Left: Illegal immigrants walking across the Arizona border
President Bush addressed the nation last night about the issue of illegal immigration, and in some aspects of the plan I am in agreement with him. He recognizes that rounding up and deporting many millions of illegal immigrants is not a practical idea, and that any legislative solutions must include a path to citizenship.
I question the cost effectiveness of hiring another 6,000 full-time Border Patrol agents, and the creation of the high-tech virtual and physical fences that President Bush believes will secure the border.
I am sure that these ambitious plans will make it more difficult for people to illegally cross the border, but these defensive measures do not address the true source of the problem: the vast economic inequities between the lives of people living on opposite sides of the US-Mexican border.
Irrespective of the amount spent on border security, people will continue to come to this country seeking better opportunities for themselves and their families. Build a fence, and people will climb it. Install a camera, and people will disable it. Erect a wall, and people will tunnel under it. Create new ID cards, and they will be forged.
So long as there is such a glaring difference in opportunity between the two countries, there will be people who will not be deterred by obstacles, bureaucratic or physical.
Left: Immigrants scaling a wall on the Texas-Mexico border
The NAFTA crowd tried to convince Americans that outsourcing US jobs to Mexico would help improve the problem of illegal immigration, as new opportunities in Mexican factories would reduce the number of people seeking a better life in this country.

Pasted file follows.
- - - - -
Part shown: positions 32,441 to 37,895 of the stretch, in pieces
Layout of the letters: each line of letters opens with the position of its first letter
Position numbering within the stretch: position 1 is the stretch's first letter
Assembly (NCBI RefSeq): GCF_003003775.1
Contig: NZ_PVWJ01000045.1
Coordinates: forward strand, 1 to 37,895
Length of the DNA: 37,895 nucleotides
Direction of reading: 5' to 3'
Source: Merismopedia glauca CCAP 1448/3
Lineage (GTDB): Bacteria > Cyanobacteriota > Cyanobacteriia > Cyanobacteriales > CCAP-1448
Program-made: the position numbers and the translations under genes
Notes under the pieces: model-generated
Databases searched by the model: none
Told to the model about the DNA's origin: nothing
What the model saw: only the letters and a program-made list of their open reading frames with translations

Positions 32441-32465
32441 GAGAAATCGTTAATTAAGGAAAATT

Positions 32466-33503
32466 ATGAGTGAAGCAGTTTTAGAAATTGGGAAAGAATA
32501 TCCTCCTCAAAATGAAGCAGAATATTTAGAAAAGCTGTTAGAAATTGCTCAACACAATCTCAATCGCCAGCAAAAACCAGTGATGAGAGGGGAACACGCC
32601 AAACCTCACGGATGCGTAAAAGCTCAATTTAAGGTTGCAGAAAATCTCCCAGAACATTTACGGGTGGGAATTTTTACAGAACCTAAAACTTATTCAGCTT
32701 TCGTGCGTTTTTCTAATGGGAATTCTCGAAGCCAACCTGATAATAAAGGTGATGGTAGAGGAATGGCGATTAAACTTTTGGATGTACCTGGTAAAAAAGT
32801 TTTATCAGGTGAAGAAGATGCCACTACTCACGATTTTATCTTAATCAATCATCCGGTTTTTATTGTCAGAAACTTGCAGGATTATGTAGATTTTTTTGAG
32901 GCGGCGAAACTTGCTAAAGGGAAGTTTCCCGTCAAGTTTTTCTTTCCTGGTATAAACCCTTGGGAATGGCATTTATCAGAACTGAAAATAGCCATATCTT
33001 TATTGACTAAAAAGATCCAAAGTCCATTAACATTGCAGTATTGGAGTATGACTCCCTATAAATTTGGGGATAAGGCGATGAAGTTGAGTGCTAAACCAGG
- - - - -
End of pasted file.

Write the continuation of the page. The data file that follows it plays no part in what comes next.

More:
The "giant sucking sound" predicted by Ross Perot did indeed occur, and not just in the United States. Many of the outsourced production facilities found cheaper labor in places like China and Malaysia, and the promised benefits to Mexico as a result of NAFTA turned out to be short-lived in quite a few cases.
We are living in an era that I like to call "hypercapitalism," in which capital flight can occur with breathtaking speed. Entire national currencies can be wiped out in a matter of days if currency speculators get panicky, and corporations can move complete production facilities in a blink of the proverbial eye.
Mexico has suffered both massive currency runs and production emigration in the past 12 years since NAFTA was passed. Instead of curing Mexican economic woes, the agreement simply made it easier for corporations and speculators to extract profits, and to quickly flee the country if better opportunities arise elsewhere.
Until stable national currencies, greater permanency in production, and human beings become the primary focus of world leaders - instead of rubber-stamping the multinational corporate agenda - we will continue to be faced with the prospect of millions of illegal immigrants arriving in America.
That is, until such a point when the standard of living for Americans has fallen to match that of people living south of the border. The real agenda of global elites is to reduce all of us to a common level of poverty and servitude, with wealth and power concentrated in the hands of a global aristocracy.